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Einstein!

 

                                           by Deirdre Donovan

 

Will the real Albert Einstein please stand up?  That question may seem odd to ask today given that the famous physicist died over 60 years ago.  But as actor-playwright Jack Fry brings his new solo play Einstein! to the Stem Festival in the East Village, theatergoers may get their first up-close look at the man behind the icon. 

 

                                              photographs from Ze’ Castle Photography

 

Fry, who wrote and performs the play, was inspired to create this work following the release of 15,000 documents on Einstein in 2007.  According to my press materials, Fry felt that the icon had been “cheapened” and caricatured in our culture and wanted to replace the caricature with a true portrait of the historical figure.  Instead of focusing on Einstein’s mature years when he was celebrated by the world as the “Father of Relativity,” Fry decided that he would portray the man during his earlier years when he was trying to make a name for himself in the world of science—and everything was going wrong.  To wit:  World War 1 was breaking out, his general theory on relativity was being rejected--or stolen—by the pundits at the Berlin Academy, his first marriage was falling apart, and his relationship with his 10 year-old son Hans was slowly deteriorating.  In short, we meet Einstein on the cusp of his greatest breakthrough in physics, an isolated man who’s unpopular with the academics and alienated from his family.

 

 

If this play sounds like a downer, it’s not.  As performed by the sensitive Fry, this show is filled with humor, wit, and humanity.  Fry inhabits, in fact, eight different personas during his performance, including several movers-and-shakers of the then scientific world; his son Hans; and of course Einstein himself.  In addition, there’s the disembodied voice of his first wife Mileva (Alexandra Kovacs) edging into the monologue now and then, which adds heaping teaspoons of marital discord to this historic drama.  In fact, after one particularly heated phone conversation with his estranged wife, Fry, as Einstein, turns to the audience and wryly comments: “I didn’t know which would last longer—the war or my divorce proceedings.”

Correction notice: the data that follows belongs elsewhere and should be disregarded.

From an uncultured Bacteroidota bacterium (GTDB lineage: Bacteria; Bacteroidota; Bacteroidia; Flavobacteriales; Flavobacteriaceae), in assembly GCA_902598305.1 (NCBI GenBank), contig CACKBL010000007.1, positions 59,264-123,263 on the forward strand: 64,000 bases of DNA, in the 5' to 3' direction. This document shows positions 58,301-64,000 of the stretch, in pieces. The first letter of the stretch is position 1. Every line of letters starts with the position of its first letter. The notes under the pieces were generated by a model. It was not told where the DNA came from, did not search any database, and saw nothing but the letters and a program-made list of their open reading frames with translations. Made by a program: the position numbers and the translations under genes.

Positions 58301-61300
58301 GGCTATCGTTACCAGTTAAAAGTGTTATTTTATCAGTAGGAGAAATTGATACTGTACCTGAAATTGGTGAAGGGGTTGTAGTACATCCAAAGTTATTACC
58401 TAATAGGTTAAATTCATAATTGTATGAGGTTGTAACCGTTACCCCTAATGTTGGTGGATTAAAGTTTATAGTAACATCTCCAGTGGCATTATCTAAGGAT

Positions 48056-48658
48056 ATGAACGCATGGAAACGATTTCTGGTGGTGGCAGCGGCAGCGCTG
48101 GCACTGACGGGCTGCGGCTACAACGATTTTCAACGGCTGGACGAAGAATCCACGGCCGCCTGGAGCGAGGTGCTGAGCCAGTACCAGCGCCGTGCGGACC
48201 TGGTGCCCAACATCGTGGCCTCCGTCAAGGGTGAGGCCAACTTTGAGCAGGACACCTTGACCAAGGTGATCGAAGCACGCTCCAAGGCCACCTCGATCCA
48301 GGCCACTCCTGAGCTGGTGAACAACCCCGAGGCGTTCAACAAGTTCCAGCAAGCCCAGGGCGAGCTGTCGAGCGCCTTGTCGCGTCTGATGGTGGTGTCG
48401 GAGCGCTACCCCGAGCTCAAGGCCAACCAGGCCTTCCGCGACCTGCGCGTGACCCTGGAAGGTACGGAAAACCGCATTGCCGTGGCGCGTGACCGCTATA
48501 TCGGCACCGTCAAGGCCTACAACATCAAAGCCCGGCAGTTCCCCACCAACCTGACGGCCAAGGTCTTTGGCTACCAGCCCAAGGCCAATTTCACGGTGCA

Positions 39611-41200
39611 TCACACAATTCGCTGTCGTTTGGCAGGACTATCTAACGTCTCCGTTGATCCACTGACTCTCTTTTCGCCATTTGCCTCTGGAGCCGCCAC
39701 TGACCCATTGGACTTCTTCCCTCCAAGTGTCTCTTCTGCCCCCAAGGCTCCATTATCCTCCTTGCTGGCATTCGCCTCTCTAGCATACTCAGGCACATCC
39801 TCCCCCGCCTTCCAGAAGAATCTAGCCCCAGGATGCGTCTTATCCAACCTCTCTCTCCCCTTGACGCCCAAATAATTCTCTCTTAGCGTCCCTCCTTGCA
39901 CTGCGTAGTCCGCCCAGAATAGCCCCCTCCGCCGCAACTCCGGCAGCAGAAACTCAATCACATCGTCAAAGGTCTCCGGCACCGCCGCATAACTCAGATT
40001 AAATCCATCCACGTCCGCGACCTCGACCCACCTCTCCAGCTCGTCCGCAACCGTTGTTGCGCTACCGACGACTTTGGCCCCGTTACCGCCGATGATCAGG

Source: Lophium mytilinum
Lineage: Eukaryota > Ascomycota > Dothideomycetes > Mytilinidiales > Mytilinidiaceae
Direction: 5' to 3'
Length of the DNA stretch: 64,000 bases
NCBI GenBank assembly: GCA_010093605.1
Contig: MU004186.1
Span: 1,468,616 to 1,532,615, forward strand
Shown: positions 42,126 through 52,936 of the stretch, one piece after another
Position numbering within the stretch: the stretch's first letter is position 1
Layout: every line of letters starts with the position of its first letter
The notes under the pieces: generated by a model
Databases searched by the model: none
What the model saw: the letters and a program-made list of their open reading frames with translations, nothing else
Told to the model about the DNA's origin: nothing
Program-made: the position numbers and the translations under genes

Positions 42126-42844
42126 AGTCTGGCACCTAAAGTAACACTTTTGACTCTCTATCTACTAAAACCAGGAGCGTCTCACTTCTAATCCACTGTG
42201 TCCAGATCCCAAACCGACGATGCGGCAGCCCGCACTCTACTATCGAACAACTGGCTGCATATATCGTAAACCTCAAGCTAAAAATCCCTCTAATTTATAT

Yes, Fry points out repeatedly in his new play that life was no rose garden for the up-and-coming Einstein.  Although the physicist could poetically describe the orbits of Mercury as curving like the petals of a flower, he also would compare his own chaotic life to being like a circus in full swing.

 

Yes, we see Fry’s Einstein, like the mythic Sisyphus, working on projects that seemed fated to fail.  Whether it was trying to capture a clear photo of an eclipse or working out a mathematical formula in his Berlin study, we witness Einstein frustrated time and again by war complications, inclement weather, or just plain weariness.  We also see Einstein confronting his personal failures as a parent.  First, with his infant daughter who he gave up for adoption when he was a 23-year old man.  Then with his young son Hans who he rarely saw or visited, in spite of the fact that he dubbed him “the apple of my isotope.”

 

While Fry does a fine job at depicting Einstein as an ambitious physicist, he really is at his best showing him as an emotionally-torn father and family man.  In fact, the most poignant—and profound--words in this play are said by Einstein to Hans at the Enigma Café in Berlin.  There Einstein tries to imprint upon his impressionable 5 year-old son the best philosophy for life, which he simply summed: “Never stop questioning.  Curiosity has its own reason for existing.  We should never cease to stand like curious children before the great mystery to which we are born.”

 

This is not the first iteration of Einstein!  It has been staged at several Fringe Festivals across the country, earning festival honors wherever it landed.  This past summer at the 2016 New York Fringe Festival, it was spotlighted in the media as one of the Top 10 Shows to See.

 

So why does Einstein! rise above the usual run-of-the-mill solo show?  Well, Fry’s painstaking research helps.  Although Fry readily has admitted to having no background in theoretical physics (in a recent WNYC interview with Leonard Lopate), the play prompted him to bring on board a physics consultant who ensured that the script was solidly grounded in its physics concepts and terminology.  Moreover, for all the projections of cosmic images that are interspersed throughout the performance, Fry relied on some talented folk at the History Channel.  In short, everything you see and hear in this play has already passed muster with those in the know about physics and history.

 

Einstein! may well be the only play about the famous scientist that traces his 15-year journey in developing his general theory of relativity. It’s currently in a brief run at the Stem Festival in the East Village.  Catch it now, or catch it never.

 

Off Broadway solo play.

Extended through January 14th.

At the Under St. Marks Theatre, at 94 St. Mark’s Place, East Village in Manhattan.

For more information, visit www.einsteintheplay.com.

Running time:  approximately 90 minutes with no intermission.